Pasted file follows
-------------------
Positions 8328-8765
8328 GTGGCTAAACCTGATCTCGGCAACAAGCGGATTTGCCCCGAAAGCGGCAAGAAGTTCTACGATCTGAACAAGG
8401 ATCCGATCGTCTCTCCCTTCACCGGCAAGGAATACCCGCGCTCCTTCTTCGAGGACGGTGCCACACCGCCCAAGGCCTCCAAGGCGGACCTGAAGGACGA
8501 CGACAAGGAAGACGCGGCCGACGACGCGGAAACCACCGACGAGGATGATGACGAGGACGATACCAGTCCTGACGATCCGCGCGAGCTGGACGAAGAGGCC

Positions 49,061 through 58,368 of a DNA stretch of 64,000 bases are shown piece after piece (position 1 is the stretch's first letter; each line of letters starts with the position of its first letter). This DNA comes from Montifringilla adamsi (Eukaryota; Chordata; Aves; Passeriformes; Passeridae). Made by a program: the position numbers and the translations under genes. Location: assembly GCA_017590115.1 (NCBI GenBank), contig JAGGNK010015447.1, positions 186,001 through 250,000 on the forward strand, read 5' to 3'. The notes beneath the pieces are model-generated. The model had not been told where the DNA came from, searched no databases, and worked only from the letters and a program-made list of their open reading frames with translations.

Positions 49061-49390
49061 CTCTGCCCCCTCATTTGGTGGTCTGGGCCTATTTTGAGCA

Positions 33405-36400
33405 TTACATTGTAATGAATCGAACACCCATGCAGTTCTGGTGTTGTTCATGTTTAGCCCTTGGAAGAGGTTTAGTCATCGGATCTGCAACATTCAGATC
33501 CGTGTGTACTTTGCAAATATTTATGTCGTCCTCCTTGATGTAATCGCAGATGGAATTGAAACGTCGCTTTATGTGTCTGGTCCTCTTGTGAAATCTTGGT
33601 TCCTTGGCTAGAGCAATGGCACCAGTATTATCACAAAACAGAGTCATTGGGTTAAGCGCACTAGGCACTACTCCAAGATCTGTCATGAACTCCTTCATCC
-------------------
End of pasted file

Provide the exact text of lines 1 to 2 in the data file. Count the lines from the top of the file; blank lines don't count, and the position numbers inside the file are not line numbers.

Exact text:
Positions 8328-8765
8328 GTGGCTAAACCTGATCTCGGCAACAAGCGGATTTGCCCCGAAAGCGGCAAGAAGTTCTACGATCTGAACAAGG